Re: BELL CURVE CRITIC EXPOSED?
4 Feb 95 01:33:19 GMT
>firstname.lastname@example.org (Frosch) wrote:
>> actually, the confusion of definitions is worse than i had
>> picked up in passing. the use of 'african-AMERICAN' to mean
>> any person of african descent, i could _just_ manage to forgive
>I was talking about Americans.
maybe _you_ think that is what you were doing, but as i note
from a different post, you are not even taking into account that
the newsgroups to which this is being posted (any of the above)
are INTERNATIONAL. to say "black means african-american", with
not even a nominal pointer to social context, is a gross failure
acknowledge that reality. "black" does not mean that, it means a
range of things in different social contexts, one of which is
u.s. society. [and you deleted without comment my pointer to the
use of "black" in australia, although this directly contradicted
claims you made in another post.]
>> as an americocentric slip of the tongue. but using "hindu" as
>> a designator of "race"??
>I wasn't using "hindu" as a designator of "race". I was using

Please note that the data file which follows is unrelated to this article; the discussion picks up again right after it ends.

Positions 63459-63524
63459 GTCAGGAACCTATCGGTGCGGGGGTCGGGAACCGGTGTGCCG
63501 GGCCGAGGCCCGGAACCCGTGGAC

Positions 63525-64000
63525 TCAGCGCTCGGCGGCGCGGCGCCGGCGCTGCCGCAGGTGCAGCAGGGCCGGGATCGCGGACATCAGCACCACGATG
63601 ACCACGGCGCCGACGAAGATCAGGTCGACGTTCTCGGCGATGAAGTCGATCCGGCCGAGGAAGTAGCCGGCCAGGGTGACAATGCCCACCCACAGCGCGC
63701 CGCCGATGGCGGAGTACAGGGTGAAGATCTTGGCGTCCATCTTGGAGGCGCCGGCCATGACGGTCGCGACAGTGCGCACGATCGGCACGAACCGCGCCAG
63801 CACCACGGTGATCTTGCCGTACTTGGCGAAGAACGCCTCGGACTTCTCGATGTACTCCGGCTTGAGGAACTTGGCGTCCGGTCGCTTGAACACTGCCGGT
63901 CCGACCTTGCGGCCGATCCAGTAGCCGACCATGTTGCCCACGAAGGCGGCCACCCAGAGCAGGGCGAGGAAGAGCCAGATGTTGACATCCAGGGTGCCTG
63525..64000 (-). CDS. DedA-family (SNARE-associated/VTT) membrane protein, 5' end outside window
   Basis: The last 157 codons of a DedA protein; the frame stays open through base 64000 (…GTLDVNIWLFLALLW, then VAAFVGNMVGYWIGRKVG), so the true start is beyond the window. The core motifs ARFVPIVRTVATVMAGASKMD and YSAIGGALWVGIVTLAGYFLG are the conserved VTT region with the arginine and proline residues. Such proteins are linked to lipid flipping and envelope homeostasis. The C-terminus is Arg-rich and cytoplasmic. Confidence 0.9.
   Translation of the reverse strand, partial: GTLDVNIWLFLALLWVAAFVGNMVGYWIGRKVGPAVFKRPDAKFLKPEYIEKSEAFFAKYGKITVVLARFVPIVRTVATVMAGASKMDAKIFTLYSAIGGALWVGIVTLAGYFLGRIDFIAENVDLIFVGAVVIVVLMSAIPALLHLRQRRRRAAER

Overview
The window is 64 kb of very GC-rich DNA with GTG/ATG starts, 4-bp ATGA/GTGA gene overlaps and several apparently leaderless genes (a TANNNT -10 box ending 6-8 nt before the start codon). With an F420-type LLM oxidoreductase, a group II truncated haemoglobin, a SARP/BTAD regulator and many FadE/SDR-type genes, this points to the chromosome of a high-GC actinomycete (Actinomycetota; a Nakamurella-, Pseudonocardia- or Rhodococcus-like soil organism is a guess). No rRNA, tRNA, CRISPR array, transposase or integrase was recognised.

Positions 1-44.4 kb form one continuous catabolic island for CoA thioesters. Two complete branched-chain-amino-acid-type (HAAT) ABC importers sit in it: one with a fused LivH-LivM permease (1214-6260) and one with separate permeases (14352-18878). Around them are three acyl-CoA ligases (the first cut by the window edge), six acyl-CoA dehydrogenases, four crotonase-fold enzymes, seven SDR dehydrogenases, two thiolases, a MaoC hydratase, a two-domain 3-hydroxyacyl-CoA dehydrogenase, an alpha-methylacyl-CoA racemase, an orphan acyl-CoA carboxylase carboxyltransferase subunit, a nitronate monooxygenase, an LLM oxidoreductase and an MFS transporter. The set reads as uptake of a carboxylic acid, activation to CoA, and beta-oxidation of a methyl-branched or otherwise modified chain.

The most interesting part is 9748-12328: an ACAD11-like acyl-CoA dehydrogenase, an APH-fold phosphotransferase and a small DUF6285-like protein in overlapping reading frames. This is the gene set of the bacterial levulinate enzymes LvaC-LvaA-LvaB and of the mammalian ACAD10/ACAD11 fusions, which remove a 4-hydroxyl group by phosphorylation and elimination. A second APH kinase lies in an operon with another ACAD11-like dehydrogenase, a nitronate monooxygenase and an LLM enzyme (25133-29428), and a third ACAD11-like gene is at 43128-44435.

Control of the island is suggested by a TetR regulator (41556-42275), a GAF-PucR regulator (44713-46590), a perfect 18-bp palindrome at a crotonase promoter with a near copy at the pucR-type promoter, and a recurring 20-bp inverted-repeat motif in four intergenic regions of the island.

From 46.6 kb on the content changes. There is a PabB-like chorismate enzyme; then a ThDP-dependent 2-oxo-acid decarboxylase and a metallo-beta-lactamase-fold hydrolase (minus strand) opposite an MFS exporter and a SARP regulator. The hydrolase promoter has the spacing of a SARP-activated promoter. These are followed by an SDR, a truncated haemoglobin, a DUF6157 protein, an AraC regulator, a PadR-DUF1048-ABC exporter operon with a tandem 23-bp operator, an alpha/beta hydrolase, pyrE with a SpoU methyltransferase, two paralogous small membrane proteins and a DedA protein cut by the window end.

>the statistical fact that not a lot of Africans are Hindu.
>Hinduism is not as far as I know a proselytizing religion. It
>is much like Judaism in this respect. In particular, at least
>prior to the arrival of the British in India Hinduism involved
>strictly controlled *hereditary* castes. Brahmins, for example,
>were born Brahmins. Hardly an example of the proposition you
>seem to be trying to prove, namely:
>Hinduism is a religion.
>Religion has nothing to do with heredity.
>Therefore Hinduism has nothing to do with heredity.
>(The middle term is of course the error.)
to be brief: bullshit. and bullshit for which you needed to
delete your original paragraph (and my transliteration) to make
the reconstruction halfway plausible.
>In article <email@example.com>,
> <firstname.lastname@example.org> wrote:
>>[...] If, for example, someone were to identify me as black,
>>and then discovered that I was in fact a dark-pigmented Hindu,
>>I'd expect him to admit his error. "Black" means "African-